gfiles magazine

April 19, 2011

Why Mumbai burne d on 26/11

The top echelons of the police force suffer from Post-Traumatic Stress Disorder (PTSD), hence the delayed response during the 26/11 terror attack. Why did no one go to the rescue of Anti-Terrorism Squad (ATS) chief Hemant Karkare, Ashok Kamte and encounter specialist Vijay Salaskar? The response time of the famed Mumbai police has been 6-7 minutes after any incident. Even after 45 minutes, Karkare, Kamte and Salaskar were unattended.
That is because the top police brass was suffering from PTSD and was too scared to react. There is mistrust between the top brass and the low-ranking officers and constables.

IN my book, Why Mumbai Burnt And Bhiwandi Did Not, on the communal riots, I analysed the chain of events that led to the communal riots in the twin cities. More than any external factors, the local criminals were responsible for the riots. Since the 1992-93 post-Ayodhya riots in Mumbai, there have been more deaths due to communal violence in Mumbai than in Bhiwandi, perceived as a communally sensitive town.
Since I introduced the Mohalla Committee concept in the 1984 communal riots, the higher echelons of the police administration have been systematically trying to scuttle the concept – labelling it as unpragmatic and leading to corruption. The concept ushered in an attitudinal change in the police who began interacting with the locals more politely, thereby also bringing in transparency and reducing mistrust and corruption. One singular effect of the scheme was that intelligence gathering improved considerably.
I have always maintained that the “Dispute-Free Village” scheme is impractical. [The scheme was introduced by the Democratic Front government led by the Congress-NCP in 1999-2004 and is now recognized by the UN.] In India, villages are divided along caste, communal and even political ideologies. I am also against giving cash awards to villages that ensure zero crime rate or disputes. The scheme actually suppresses registration of cases. The poor are often turned away with the argument that registration will deny their village the award. The suffering citizens are told that their dignity has no value.
The Mohalla Committee should be headed by the local senior police officer rather than any politician or local leader. The same should be done in the case of committees under the Dispute-Free Villages scheme. That is because consensus is never reached on one candidate and that leads to rival camps claiming that the appointee is their man.
Moreover, I had called for making these 100-member committees and for youth to be given due representation.
I have repeatedly called for police reforms. It has been repeatedly shot down by the bureaucracy headed by the IAS. As communal tension was beginning to rise again on August 29, 2003, I had written to the Additional Chief Secretary (Home) and urged reforms in the police administration. The system still operates on the pre-British Police Manual and is incapable of curbing terrorism. The response from the then State Director General of Police was: “Do not send such useless letters.”
Our policing methods are now outdated, be it the Mission statement, the Objectives, Strategies, or ways to handle Crime and Law and Order situations. Hence, there is a sense of insecurity among the people. The question is not of modern equipment. That is there. What hurts is the opposition from senior bureaucrats to any change in the system. I have tried to remain in the system and reform it from within. The ones opposing this want to survive on the system itself.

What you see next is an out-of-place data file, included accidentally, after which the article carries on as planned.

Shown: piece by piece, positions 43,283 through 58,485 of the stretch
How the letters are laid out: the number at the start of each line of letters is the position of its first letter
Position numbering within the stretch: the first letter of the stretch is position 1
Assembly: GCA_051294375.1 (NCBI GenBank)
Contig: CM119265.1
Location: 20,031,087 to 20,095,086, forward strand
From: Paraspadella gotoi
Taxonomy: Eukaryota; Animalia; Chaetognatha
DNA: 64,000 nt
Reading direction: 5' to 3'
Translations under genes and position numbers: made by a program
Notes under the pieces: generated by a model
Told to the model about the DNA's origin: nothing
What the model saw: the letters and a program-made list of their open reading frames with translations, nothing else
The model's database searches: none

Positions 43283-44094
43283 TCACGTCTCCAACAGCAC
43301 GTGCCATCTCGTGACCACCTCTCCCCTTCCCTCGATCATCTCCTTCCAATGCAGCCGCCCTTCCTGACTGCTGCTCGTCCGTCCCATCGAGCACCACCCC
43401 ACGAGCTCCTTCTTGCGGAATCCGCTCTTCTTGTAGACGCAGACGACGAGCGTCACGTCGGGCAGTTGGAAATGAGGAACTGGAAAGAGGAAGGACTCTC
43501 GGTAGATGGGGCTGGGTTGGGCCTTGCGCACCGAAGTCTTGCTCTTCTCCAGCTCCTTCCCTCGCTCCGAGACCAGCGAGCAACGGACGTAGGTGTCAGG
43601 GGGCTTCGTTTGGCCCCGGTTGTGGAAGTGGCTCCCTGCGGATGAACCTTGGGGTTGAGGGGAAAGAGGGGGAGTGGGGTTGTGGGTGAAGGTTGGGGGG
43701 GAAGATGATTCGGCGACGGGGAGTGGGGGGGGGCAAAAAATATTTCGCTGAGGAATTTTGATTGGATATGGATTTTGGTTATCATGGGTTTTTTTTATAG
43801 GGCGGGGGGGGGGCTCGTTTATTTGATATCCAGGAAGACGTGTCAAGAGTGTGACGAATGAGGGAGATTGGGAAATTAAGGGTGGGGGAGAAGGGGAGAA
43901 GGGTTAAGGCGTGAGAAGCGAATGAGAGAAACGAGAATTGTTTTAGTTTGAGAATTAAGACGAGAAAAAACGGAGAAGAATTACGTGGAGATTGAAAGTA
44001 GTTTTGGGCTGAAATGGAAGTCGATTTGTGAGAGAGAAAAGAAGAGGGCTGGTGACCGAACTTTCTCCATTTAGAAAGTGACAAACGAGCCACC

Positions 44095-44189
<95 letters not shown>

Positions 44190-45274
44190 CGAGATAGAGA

During Prime Minister Manmohan Singh and Union Home Minister Shivraj Patil’s Mumbai visit after the July 11, 2006, serial blasts, I was told by the then DGP to keep my mouth shut. Patil knew about my innovative scheme. When he enquired about the Mohalla Committees, the Mumbai Police Commissioner fumbled for words as the top brass had taken the decision to wind up these committees.
Even in the second phase of the December 1992 communal riots in Mumbai, the riots ceased only after the local rioters lost steam. Worst of all, even today our response to investigating terror attacks is like that of an investigation into a diamond heist.

The top brass is suffering from post-traumatic stress disorder because hardly 2% of IPS officers, like the late Kamte, have really opted for the IPS cadre. The rest are IPS officers by default.

The height of it all came when Why Mumbai Burnt And Bhiwandi Did Not was published in November 2010. Additional Director General of Police Satyapal Singh sent a letter to me asking why disciplinary action should not be taken against me. I said, first read the book and then decide. As per the Constitution and service rules, my book is scientific and does not violate the rules.
They did the same thing in 2003 when I brought out my book, Navi Disha (New Direction), on the need for police reforms. For two years they consulted their lawyers. They found nothing whereby they could take any action against me. Senior bureaucrats always dread the prospect of any change. But their norms of service are interwoven into the power structure and their apprehensions are unfounded.
I have had to pay dearly for having the courage to speak about the system and the need for reforming it. For 12 months I was made to sit at home, my salary was denied. I was even denied my annual increment. The DGP’s office had declared me “Not Traceable”. Imagine, if the Home department and the police establishment cannot trace an IPS officer, how on earth will they be able to trace another Kasab? Eighty percent of my subordinates support my view. But the senior officers are fearful of being seen beside me or talking to me.